Essentially the poster-boy of what became known as acoustic alternative, in which dudes from punk backgrounds would start writing unplugged ballads, Carrabba would pave the way for your Secondhand Serenandes and your City & Colours that melted hearts throughout the 2000s.
One of the key releases that broke Carrabba through to a wider audience was his second album as Dashboard Confessional, 2001’s The Places You Have Come to Fear the Most. The album will be played in its entirety during Dashboard’s upcoming Australian tour, appearing at Good Things festival and at select headlining dates. Being 17 years old, it’s obviously a snapshot of a very different time in Carrabba’s life, something he is all too aware of.
“Making those first two records was a total blur in time for me,” he says. “They were written within months of another, so they kind of count as one record in a sense. To be frank, it was an exciting time – even though the circumstances of my life were definitely more difficult.”
There isn’t even a long enough gap to ask Carrabba to elaborate on this before he’s right back into it. “I’m trying not to sound maudlin here,” he adds. “At the time, I didn’t realise that things weren’t going great. When I retell these stories, however, it doesn’t paint the best picture. I’ll give you an example: At the time, I was living in a van. That might paint a real bummer of a picture, but I was stoked. I’d gotten rid of everything I owned, and I’d committed myself to breaking into music.”
This persistence – spoiler alert – ended up paying off. The Places You Have Come… still holds up after over a decade in the wilderness. It’s a pensive, emotionally-striking record that encapsulates diary-entry vulnerability and twenty-something anguish in a tidy half-hour LP. It’s a record that many fans came of age with, and that’s not something Carrabba takes for granted in the slightest. “Everything I went through went into my music,” he says. “I’d been through a serious heartbreak, I had a family emergency… yet, at the same time, I was kind of deciding that I was going to make my own destiny. I figured some people make theirs, why the fuck not me?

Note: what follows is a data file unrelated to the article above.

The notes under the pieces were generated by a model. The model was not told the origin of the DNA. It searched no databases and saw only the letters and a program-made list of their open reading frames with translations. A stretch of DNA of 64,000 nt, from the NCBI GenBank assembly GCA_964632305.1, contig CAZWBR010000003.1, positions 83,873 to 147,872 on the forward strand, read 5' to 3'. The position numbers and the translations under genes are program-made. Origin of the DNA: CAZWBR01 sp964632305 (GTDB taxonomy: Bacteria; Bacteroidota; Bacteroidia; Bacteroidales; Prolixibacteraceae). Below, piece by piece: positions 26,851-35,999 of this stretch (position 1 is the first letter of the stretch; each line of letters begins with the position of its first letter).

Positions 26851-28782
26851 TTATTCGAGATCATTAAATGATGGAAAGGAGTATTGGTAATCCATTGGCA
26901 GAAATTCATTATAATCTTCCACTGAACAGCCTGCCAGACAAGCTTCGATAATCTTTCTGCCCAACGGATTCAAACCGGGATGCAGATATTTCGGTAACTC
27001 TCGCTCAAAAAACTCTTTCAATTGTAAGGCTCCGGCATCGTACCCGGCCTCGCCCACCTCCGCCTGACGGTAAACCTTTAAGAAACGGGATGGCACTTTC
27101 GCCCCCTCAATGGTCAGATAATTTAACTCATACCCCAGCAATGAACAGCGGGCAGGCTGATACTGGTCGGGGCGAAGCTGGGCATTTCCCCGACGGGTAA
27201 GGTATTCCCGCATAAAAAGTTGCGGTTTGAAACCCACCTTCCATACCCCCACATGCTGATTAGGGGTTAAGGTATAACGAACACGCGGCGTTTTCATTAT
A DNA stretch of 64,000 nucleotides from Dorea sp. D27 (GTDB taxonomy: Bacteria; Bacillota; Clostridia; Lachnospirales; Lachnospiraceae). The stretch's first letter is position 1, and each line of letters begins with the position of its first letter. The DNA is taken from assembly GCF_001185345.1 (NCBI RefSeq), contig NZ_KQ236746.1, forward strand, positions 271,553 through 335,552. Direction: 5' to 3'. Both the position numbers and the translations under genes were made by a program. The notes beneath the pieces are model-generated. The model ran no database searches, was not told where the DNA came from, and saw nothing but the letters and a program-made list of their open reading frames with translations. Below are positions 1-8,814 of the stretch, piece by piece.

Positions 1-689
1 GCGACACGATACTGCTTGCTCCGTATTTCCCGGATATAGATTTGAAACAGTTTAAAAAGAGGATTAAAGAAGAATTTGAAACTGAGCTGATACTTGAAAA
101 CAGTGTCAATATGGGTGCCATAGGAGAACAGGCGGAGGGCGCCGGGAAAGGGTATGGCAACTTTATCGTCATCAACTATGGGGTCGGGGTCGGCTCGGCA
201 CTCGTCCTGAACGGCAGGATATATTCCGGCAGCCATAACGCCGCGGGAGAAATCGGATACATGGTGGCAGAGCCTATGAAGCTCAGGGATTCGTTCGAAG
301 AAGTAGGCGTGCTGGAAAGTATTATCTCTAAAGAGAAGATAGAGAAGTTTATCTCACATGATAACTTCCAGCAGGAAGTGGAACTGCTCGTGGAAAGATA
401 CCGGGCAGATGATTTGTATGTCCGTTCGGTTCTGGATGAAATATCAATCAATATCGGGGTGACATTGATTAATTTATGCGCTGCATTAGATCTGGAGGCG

“I certainly did not expect, however, that I’d still be talking about this record so many years later, not to mention still being able to make music for a living. I’m still playing these songs to people that live so far away from where I live. I don’t even live in a van anymore. I still don’t like the trappings of things – I consider myself a minimalist – but I’m very happy to have that part of my life in the past.”
The Places You Have Come… was recorded in early 2001, roughly a year after Dashboard’s debut Swiss Army Romance. Holed up in the apartment of his producer, James Paul Wisner, Carrabba instinctively began laying down a mix of solo numbers and full-band arrangements. “These songs were written with the kind of freedom that you get when you’re being pragmatic,” he says. “I was writing under the impression that no-one was really going to hear these songs, which meant I was censoring myself less.
“It’s always the case when you’re writing self-consciously – you worry about sounding uncool, or coming across as obtuse, or wanting to sound braver than you actually are. That’s not what I’m interested in as an artist. I’m more interested in exploring the idea of vulnerability.
“Bands like The Cure and Fugazi did that for me when I was growing up – bands that weren’t afraid to address how to be a young person, wanting to be a part of the world. Bands were doing much cooler things at the time, but it wasn’t all that revealing. I was more interested in the nature of being revealing in your songs.”
In the 17 year since the release of The Places You Have Come…, Carrabba has made five more albums with Dashboard Confessional. The project has taken him around the world a good half-dozen times over, with fans ranging from lyric-tattooed devotees to Taylor Swift and back again. Somewhere in the midst of answering a different question entirely – such is Carrabba’s nature – he touches upon what it is that has kept Dashboard alive as an entity for roughly half of his life at this stage. “We take the power that music can have and we embrace it – and we let it embrace us,” he says.
“We don’t wield it. It’s something we’re working to be a part of. It’s part of a lineage. In order to understand this band, you have to understand the ethos of where we came from. Bands in this world of indie rock, of hardcore, of pop-punk, of post-hardcore… how they operate is integral to how we operate as a band. We’ve made this connection – and we want to keep it.”
Dashboard Confessional will perform as part of Good Things Festival next month. Crooked Shadows is out now via Fueled By Ramen.